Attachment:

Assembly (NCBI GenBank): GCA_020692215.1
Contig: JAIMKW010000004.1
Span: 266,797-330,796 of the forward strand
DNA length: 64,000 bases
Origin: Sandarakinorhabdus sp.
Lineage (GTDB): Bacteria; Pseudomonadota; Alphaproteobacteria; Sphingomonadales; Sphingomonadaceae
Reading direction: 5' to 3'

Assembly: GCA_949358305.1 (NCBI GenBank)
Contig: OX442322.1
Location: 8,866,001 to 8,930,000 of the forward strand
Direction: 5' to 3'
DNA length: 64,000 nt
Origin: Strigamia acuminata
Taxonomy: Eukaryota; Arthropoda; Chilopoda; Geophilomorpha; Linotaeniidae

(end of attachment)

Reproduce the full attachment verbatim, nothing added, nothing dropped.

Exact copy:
Assembly (NCBI GenBank): GCA_020692215.1
Contig: JAIMKW010000004.1
Span: 266,797-330,796 of the forward strand
DNA length: 64,000 bases
Origin: Sandarakinorhabdus sp.
Lineage (GTDB): Bacteria; Pseudomonadota; Alphaproteobacteria; Sphingomonadales; Sphingomonadaceae
Reading direction: 5' to 3'

Assembly: GCA_949358305.1 (NCBI GenBank)
Contig: OX442322.1
Location: 8,866,001 to 8,930,000 of the forward strand
Direction: 5' to 3'
DNA length: 64,000 nt
Origin: Strigamia acuminata
Taxonomy: Eukaryota; Arthropoda; Chilopoda; Geophilomorpha; Linotaeniidae